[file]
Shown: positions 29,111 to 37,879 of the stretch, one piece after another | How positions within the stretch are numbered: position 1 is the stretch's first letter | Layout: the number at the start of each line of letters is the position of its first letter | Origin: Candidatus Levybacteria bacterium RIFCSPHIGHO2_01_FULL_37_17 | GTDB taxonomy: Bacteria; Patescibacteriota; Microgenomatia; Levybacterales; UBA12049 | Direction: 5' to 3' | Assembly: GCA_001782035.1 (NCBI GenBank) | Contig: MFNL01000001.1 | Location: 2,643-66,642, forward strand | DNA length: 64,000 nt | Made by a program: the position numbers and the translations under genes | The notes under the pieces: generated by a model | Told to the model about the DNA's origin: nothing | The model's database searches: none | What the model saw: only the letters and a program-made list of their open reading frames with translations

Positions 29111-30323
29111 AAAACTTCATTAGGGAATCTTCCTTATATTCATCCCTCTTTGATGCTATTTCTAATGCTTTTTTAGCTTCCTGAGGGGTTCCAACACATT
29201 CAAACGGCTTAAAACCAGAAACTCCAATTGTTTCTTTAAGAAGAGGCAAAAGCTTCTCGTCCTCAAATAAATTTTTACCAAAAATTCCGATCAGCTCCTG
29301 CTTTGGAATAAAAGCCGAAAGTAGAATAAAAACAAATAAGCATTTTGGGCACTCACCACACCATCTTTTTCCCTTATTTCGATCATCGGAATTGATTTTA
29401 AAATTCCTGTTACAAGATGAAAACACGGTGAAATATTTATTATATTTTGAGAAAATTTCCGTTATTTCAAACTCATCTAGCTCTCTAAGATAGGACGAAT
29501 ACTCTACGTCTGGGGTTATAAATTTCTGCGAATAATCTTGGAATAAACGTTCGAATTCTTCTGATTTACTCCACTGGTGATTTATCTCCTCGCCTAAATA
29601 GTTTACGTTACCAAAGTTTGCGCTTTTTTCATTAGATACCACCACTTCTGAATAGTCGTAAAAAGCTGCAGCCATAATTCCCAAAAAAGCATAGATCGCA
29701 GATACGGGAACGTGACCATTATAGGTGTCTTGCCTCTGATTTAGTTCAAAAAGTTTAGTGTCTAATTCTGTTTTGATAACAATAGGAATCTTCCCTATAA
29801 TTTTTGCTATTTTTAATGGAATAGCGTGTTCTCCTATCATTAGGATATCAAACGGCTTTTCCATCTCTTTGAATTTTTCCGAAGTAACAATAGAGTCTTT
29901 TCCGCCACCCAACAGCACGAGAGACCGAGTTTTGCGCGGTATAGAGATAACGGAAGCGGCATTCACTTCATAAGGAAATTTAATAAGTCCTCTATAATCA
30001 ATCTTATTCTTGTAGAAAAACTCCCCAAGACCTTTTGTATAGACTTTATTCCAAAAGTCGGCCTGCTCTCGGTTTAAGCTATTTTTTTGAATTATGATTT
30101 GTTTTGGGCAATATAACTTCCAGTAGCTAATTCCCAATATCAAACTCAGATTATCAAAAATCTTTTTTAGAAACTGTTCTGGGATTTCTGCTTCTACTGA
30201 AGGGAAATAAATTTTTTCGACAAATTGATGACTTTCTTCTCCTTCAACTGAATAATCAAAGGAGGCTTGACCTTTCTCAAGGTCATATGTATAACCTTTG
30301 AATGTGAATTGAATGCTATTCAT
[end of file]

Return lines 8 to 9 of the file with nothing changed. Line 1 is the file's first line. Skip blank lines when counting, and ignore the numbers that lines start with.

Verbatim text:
29601 GTTTACGTTACCAAAGTTTGCGCTTTTTTCATTAGATACCACCACTTCTGAATAGTCGTAAAAAGCTGCAGCCATAATTCCCAAAAAAGCATAGATCGCA
29701 GATACGGGAACGTGACCATTATAGGTGTCTTGCCTCTGATTTAGTTCAAAAAGTTTAGTGTCTAATTCTGTTTTGATAACAATAGGAATCTTCCCTATAA